[Haskell-cafe] Embarrassed Haskeller -- why is Read so bad? What are alternatives?

Bertram Felgenhauer bertram.felgenhauer at googlemail.com
Tue Oct 15 16:23:36 UTC 2013

Dear Ryan,
> Read instances are both (1) slow, because they take Strings, and (2) they
> don't allow sensible error messages!  (Historical decision choosing Maybe
> rather than Either.)

Surprisingly, I have found (1) to be a rather small issue. Read has at
least two other features that make it abysmally slow.

- Read is built on top of a lexer (Prelude.lex), which in turn is based
  on ReadP. This means checking a lot of cases which are often useless,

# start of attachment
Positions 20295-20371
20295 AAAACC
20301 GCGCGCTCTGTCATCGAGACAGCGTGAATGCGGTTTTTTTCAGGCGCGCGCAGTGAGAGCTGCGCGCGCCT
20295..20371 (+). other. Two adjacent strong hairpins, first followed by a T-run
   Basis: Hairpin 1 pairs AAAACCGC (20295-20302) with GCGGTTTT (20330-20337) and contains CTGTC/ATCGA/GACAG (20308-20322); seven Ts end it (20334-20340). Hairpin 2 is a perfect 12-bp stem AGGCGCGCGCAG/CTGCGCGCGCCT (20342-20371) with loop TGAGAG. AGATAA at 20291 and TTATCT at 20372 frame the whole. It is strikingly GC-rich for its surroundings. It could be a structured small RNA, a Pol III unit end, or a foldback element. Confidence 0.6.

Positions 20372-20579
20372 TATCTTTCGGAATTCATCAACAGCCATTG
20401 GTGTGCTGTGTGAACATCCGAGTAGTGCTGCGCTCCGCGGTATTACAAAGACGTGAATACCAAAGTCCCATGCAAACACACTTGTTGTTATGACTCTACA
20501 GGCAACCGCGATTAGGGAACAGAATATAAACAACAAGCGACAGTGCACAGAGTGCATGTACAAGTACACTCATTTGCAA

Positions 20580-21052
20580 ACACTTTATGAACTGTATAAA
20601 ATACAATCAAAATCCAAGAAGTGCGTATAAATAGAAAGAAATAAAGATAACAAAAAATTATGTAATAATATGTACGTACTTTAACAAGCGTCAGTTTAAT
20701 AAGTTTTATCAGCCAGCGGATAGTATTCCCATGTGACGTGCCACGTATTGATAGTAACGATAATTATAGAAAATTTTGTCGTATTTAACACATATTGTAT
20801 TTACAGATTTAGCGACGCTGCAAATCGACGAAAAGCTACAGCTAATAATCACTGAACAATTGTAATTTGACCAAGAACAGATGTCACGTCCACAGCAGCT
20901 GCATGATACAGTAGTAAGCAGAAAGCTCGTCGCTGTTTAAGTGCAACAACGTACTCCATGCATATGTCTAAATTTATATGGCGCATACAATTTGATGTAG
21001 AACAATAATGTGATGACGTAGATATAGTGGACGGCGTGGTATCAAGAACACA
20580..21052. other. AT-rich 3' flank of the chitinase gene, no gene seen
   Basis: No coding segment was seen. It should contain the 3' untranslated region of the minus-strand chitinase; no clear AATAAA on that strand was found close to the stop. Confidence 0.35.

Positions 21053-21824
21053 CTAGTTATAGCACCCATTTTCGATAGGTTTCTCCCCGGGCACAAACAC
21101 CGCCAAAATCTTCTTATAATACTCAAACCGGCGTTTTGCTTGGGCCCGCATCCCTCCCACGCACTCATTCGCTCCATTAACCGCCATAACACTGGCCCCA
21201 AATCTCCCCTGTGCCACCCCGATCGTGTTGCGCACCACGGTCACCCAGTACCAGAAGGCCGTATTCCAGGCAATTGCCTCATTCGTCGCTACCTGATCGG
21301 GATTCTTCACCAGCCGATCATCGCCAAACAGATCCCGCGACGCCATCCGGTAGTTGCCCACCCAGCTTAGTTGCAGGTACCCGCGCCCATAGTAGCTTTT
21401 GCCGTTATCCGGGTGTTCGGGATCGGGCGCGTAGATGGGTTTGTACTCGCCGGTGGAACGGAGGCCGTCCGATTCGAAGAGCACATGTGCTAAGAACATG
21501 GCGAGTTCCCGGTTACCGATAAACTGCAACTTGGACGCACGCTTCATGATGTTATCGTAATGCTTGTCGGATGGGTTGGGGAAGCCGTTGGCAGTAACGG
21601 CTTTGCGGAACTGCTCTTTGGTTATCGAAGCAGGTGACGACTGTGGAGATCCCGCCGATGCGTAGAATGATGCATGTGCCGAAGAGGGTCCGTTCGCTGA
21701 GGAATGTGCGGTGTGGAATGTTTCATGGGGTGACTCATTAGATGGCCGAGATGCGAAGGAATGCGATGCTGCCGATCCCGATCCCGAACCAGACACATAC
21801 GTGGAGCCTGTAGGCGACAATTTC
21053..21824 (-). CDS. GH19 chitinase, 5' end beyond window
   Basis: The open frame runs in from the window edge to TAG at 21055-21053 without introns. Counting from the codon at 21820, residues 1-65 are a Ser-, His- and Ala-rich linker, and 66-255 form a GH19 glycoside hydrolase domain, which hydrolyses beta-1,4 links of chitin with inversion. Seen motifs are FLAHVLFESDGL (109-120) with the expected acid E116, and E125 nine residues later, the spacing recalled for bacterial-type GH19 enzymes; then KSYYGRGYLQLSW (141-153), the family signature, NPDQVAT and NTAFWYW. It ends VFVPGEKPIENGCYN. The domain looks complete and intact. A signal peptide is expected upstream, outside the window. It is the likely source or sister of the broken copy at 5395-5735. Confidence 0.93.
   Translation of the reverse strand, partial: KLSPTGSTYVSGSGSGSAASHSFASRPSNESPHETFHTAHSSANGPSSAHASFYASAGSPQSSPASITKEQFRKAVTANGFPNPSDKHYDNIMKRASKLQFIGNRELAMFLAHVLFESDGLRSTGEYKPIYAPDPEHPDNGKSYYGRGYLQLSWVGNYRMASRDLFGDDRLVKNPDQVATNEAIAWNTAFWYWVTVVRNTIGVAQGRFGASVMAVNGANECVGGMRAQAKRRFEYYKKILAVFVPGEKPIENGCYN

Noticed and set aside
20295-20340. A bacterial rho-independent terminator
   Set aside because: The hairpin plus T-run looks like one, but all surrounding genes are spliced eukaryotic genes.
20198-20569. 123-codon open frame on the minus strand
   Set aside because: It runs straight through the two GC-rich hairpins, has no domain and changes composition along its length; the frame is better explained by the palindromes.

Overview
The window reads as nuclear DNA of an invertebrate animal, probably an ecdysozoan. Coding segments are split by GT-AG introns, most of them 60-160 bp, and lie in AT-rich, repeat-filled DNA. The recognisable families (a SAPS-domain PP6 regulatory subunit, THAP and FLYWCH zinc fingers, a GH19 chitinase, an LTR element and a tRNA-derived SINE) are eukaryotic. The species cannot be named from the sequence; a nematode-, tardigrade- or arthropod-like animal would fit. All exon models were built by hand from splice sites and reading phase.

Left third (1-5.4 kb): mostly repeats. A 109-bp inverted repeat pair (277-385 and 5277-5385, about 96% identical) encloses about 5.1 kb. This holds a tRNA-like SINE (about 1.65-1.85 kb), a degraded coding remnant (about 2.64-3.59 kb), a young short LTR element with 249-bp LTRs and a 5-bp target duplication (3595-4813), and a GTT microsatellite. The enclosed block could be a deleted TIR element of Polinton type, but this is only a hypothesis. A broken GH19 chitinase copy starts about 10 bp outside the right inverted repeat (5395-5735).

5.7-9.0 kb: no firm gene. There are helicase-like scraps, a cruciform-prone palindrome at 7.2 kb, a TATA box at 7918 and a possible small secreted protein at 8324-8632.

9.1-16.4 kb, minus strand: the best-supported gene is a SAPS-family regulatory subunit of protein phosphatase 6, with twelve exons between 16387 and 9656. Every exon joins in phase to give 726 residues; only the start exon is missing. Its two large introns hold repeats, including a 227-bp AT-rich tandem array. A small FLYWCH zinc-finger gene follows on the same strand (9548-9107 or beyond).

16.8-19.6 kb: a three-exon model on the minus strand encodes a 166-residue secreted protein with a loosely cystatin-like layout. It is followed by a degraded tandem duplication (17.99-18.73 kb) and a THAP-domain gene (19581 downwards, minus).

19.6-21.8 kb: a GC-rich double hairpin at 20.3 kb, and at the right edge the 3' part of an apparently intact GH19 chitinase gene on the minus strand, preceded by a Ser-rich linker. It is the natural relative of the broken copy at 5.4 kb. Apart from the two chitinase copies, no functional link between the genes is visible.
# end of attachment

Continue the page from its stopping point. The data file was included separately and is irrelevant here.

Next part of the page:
since while a parser would likely know which token types to expect
  next, 'lex' doesn't. It even causes otherwise inexplicable non-
  termination: For example,

  > read ('"' : repeat ' ') :: Int

  never terminates, because 'lex' keeps on trying to determine whether
  the given string starts with a valid string literal or not.

  ReadP supports unlimited backtracking, a well-known source of bad
  performance in parsers (at least when the alternatives are returned
  as a list, which ReadP does.)

- Read itself *also* supports unlimited backtracking; it's built around
  the ReadS type, ReadS a = String -> [(a, String)]. Again, this causes
  bad performance.

In comparison, unfolding, say, a bytestring to a temporary list that is
consumed by a parser is cheap. Of course, it's still a good idea to
avoid this.

I second the suggestions to use one of the modern parser libraries

> Argh!,



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